The Black Bloc Blows Up In Egypt

With protests in Egypt reaching a fever pitch, a new element has appeared for the first time: Black Bloc protesters using the same violent anarchist attacks against the Muslim Brotherhood that their counterparts in the United States and Europe use against capitalism. 

The Black Bloc scored blows against the Muslim Brotherhood and attracted media attention but are anarchist thugs really the best way to fight Islamist thugs?

The Black Bloc Egypt group has had a Twitter account and Facebook page for a few weeks now (their motto is “Get ready for hell. Chaos against injustice.”) but really gained notice internationally during last weekend’s protests. 

Freelance journalist Ghazala Irshad, whose sometimes NSFW Twitter feed is a must-follow if you want to get reports about the Egyptian riots, mentioned seeing the mask-wearing anarchists in a tweet on January 25th. Around the same time, the Associated Press reported on

 …a previously unknown group calling itself the Black Bloc appeared in a video clip posted on social networking sites. Wearing black masks and waving black banners, it warned the Muslim Brotherhood of using its "military wing" to tamp down protests, saying that if it did it would "go down to the streets and never come back."

In another online statement, the Black Bloc claimed responsibility for attacks on the offices of the Muslim Brotherhood and a fast-food chain known to be owned by the group. Egyptian daily Al-Masry al-Youm reported that members of the group took part in Thursday's clashes.

The opposition has demanded a suspension or radical changes to be made to Egypt's newly adopted constitution, which an Islamist-dominated constituent assembly drafted amid deep polarization and mass street protests.

This was picked up on by the New York Times, who offered a primer on the Black Bloc:

Although largely new in Cairo, the term “black bloc” has been used for years in the United States and Europe to describe a tactic commonly used by anarchists and anticapitalists during large-scale political demonstrations that occasionally devolve into street fights with the authorities.

Participants in the bloc typically dress in black to foster a sense of unity and to make it difficult for witnesses to differentiate between individuals. Members of the bloc often blend in with larger groups of protesters, then break away, linking arms as they rush down streets.

In the United States, at least, black bloc members usually eschew violence against people but have few compunctions about damaging property.

The tactic received attention during the 1999 protests in Seattle against the World Trade Organization, when youths dressed in black broke windows and spray-painted graffiti on buildings.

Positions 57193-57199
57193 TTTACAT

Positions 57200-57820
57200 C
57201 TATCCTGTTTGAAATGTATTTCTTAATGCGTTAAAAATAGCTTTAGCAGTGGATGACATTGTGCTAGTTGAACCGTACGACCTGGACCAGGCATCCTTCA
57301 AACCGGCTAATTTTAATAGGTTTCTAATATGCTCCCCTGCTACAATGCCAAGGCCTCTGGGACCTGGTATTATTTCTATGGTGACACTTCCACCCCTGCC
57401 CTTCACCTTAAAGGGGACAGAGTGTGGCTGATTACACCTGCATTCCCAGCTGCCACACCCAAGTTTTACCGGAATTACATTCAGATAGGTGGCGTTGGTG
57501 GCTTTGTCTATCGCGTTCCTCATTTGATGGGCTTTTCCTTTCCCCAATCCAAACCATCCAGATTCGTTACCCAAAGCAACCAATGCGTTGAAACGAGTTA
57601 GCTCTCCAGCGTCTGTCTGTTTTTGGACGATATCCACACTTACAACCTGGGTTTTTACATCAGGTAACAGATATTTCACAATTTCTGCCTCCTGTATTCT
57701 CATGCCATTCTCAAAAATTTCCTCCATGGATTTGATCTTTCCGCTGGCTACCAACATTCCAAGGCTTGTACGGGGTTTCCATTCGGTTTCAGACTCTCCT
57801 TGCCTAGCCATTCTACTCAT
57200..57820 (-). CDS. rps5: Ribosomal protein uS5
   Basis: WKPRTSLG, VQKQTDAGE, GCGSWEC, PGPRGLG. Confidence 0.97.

In St. Paul, during the 2008 Republican National Convention, black bloc members roamed through the city smashing bank windows and using hammers to batter a police car.

In both tactics and outward appearance, the Egyptian Black Bloc shares much in common with their Western counterparts, including the use of Guy Fawkes masks seen in Anonymous and Occupy Wall Street protests. 

This copycat Black Bloc opposition shows the odd symbiotic relationship between Occupy Wall Street and the Arab Spring. Occupy was inspired in part by the Arab Spring uprising and conceived as a hoped-for America uprising. Attempts at revolution were a failure, but the Occupy movement still garnered positive press and created political messaging memes that helped sweep President Barack Obama to a second term. 

In the past eighteen months, the Black Bloc in the U.S gained high visibility due to Occupy and that, in turn, seems to have inspired the new Egyptian version that is garnering more press coverage. 

As usual, however, the Black Bloc just ends up stirring up discontent even among it’s theoretical allies. As the AP’s Maggie Michael points out:

Their emergence has raised concerns even among fellow members of the opposition, who fear the group could spark Islamist retaliation or that it could be infiltrated to taint their movement. Islamist supporters of President Mohammed Morsi call the bloc a militia and have used it to depict the opposition as a violent force wrecking the nation.

Moreover, some Islamists have threatened to form vigilante groups in response, creating the potential for a spiral of violence between rival "militias."

A spiral in violence certainly doesn’t seem like a rational goal, unless you’re anarchist and your avowed, explicit, and clearly stated goal is chaos. In that case, violence fits your agenda perfectly. Stirring up discontent amongst allies is also perfectly okay. 


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